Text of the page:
Transmission of Pathogenic Organisms in Pediatric Healthcare Settings

Matt Linam, MD, MS, medical director of Infection Prevention at Arkansas Children’s Hospital, describes the transmission of pathogenic organisms in pediatric hospitals.

Matt Linam, MD, MS, medical director of Infection Prevention at Arkansas Children’s Hospital, describes the transmission of pathogenic organisms in pediatric hospitals.

Interview Transcript (slightly modified for readability).

“Parents and visitors play an important role in the well-being and healing of hospitalized patients, but they also can serve as a source for transmission of infections.

When they come into the patient’s room, they may be shedding some virus or [be] colonized with some bacteria, [and] their hands may be contaminated with something that they picked up in the environment. When they go into the patient’s room, and interact with that patient and that patient’s environment, they can potentially transfer those organisms to the patient.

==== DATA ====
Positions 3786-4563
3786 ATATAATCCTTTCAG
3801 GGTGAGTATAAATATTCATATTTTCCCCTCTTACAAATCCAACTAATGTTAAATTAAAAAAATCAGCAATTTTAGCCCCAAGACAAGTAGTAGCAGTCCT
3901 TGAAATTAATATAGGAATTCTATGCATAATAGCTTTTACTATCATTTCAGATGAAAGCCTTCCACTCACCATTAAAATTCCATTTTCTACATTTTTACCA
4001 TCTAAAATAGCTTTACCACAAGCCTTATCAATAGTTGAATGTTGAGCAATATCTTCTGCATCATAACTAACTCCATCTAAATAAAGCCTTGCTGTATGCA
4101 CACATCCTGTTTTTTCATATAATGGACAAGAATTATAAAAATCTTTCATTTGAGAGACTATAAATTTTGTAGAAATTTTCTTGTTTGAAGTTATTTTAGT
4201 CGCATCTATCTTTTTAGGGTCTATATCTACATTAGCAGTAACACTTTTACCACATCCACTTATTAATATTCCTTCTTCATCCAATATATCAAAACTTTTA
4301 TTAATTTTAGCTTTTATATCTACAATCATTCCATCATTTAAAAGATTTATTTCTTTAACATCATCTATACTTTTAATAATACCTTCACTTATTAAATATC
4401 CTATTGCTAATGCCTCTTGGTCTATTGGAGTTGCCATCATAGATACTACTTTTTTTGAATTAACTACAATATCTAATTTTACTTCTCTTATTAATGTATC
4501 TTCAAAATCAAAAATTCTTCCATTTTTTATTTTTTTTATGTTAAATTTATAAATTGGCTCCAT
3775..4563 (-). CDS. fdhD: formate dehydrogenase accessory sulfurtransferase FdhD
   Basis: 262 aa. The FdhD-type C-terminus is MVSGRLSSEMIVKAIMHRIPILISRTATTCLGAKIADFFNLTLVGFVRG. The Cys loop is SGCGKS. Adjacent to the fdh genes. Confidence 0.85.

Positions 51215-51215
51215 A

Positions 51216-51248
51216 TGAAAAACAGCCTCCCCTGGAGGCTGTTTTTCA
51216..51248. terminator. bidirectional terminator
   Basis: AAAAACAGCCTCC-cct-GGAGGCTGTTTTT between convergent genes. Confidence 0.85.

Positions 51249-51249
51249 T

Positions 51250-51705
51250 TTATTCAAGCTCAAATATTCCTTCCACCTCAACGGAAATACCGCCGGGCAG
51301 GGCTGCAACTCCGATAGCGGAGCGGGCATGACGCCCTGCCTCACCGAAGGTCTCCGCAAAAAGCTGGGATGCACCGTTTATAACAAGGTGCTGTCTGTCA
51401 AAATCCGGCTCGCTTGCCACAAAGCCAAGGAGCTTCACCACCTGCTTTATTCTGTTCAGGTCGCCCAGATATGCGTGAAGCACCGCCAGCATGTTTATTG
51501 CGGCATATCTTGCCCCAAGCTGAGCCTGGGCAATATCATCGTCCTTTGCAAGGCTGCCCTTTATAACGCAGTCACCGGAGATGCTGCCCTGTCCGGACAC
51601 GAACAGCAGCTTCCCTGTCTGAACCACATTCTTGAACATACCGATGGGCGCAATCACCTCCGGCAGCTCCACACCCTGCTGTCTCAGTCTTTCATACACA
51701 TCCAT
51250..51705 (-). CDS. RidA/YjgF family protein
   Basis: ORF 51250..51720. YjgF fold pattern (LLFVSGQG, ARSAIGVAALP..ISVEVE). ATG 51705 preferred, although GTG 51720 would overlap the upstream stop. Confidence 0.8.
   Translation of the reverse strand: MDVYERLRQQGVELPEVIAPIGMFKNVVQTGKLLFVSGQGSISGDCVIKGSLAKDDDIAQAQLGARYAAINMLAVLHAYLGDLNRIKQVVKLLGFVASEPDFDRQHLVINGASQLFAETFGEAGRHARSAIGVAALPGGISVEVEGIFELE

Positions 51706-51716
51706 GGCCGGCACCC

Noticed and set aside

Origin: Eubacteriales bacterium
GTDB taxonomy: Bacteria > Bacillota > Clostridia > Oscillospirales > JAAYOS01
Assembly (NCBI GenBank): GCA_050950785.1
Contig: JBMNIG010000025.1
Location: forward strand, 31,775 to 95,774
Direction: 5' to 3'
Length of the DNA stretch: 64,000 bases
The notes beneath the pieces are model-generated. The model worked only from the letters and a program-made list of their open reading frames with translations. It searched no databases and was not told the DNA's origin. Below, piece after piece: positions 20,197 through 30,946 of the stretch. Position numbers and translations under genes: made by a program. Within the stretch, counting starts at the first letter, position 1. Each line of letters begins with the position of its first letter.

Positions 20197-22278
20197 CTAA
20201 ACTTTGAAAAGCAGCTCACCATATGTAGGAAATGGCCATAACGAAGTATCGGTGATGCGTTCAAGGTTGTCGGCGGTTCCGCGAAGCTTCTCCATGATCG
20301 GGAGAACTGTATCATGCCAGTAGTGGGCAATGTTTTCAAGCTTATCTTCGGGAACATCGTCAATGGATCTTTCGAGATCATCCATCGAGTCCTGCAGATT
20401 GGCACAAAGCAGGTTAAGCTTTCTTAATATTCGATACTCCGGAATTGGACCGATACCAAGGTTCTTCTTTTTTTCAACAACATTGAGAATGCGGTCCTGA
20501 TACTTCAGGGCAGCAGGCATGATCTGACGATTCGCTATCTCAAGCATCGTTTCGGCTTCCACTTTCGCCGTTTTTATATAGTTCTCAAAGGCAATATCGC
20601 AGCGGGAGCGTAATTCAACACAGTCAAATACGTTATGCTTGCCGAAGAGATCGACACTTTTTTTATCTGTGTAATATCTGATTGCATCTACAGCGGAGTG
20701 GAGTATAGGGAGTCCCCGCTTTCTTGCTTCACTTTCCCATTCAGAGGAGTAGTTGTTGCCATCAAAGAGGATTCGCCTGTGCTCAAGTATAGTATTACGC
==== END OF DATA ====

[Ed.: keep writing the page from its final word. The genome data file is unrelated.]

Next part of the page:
Then, when they leave the room, they may have become contaminated with whatever the patient has, and then take that with them, potentially taking it into the general hospital setting, or taking that home to their family and spreading that infection there.”